I'll try to get some Power readings and post some steps of the install as well as my impressions of it. I'll try to update a bit later on some before and after on comfort levels as well as power bill comparisons
Sr. Member
Sep 24, 2006
765 posts
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tebore wrote:
Aug 30th, 2016 3:39 pm
Just a small update.

I ended up getting the Mars 10860 off Amazon. I was originally mistaken my original motor was 1/2HP not 3/4HP shown in some literature.

I'll try to get some Power readings and post some steps of the install as well as my impressions of it. I'll try to update a bit later on some before and after on comfort levels as well as power bill comparisons
any update on this i have a single stage furnace ... wierd because the thermostat has a 1/2 on it indicating dual stage but the furnace manual and model number say single stage... anyways furnace bloweer only runs at one speed regardless. the startup is pretty loud. I am interested in making it more efficient and wondering if you saved any money on your utilities with the Mars Azure Digimotor?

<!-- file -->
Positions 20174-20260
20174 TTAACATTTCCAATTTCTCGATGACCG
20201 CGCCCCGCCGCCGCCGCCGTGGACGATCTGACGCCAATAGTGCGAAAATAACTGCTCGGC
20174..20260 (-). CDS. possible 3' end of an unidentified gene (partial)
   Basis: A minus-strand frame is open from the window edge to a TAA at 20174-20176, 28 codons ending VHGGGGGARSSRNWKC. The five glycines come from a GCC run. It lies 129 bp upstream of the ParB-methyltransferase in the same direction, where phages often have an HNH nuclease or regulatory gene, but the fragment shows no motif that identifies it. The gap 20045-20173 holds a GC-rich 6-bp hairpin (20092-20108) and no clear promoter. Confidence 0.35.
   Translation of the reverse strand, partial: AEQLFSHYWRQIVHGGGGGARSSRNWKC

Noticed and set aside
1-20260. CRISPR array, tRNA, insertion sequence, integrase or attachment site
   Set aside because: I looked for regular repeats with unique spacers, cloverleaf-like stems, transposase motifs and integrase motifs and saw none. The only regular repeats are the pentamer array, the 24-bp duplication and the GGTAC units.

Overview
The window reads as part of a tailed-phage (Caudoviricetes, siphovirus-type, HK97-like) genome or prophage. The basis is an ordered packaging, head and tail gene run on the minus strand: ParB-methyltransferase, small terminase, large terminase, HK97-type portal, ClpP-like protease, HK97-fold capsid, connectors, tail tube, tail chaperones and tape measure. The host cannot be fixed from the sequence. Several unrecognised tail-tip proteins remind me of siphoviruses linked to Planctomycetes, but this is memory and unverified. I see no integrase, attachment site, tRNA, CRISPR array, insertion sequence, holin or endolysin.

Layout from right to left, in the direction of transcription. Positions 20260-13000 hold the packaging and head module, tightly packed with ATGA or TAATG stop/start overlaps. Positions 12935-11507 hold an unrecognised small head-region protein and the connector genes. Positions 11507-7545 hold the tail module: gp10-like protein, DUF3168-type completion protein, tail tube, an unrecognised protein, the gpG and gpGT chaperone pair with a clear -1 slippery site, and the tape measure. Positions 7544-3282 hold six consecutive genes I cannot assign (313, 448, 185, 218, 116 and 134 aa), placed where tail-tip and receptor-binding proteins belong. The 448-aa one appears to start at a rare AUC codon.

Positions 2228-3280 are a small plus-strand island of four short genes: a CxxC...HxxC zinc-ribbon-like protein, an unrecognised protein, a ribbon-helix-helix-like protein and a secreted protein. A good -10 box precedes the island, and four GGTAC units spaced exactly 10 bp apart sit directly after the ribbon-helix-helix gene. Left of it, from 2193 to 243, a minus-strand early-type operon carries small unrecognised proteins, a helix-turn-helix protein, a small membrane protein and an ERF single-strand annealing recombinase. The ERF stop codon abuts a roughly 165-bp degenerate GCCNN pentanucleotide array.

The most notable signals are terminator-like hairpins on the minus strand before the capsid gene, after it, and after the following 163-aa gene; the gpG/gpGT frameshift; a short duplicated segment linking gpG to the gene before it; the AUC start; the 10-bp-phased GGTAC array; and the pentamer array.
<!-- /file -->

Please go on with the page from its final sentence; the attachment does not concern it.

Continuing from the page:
according to this just off heating you can save 60-90$ a year in Toronto in electricity/gas
http://www.nrcan.gc.ca/energy/publicati ... dings/6059

... the gas usage is actually slightly higher due to the motor not producing any/much heat. I am specifically interested in making my house temp more consistent and the startup more quiet. I am on rural propane so slightly more expensive than natural gas - last refill was 74cents/liter

I have a new house but it seems to heat up to my preset of 68 in the winter and then fall to 66 within 1-1.5 hours which seems very fast. Even when it is like +6-+9 degrees outside i heat up to 68 farenheit (20 celsius) and within 1-1.5 hours its down to 66. How do i keep the heat in/more consistent.
[OP]
Deal Fanatic
Feb 9, 2006
7442 posts
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Brampton
staffpro wrote:
Apr 19th, 2017 11:05 am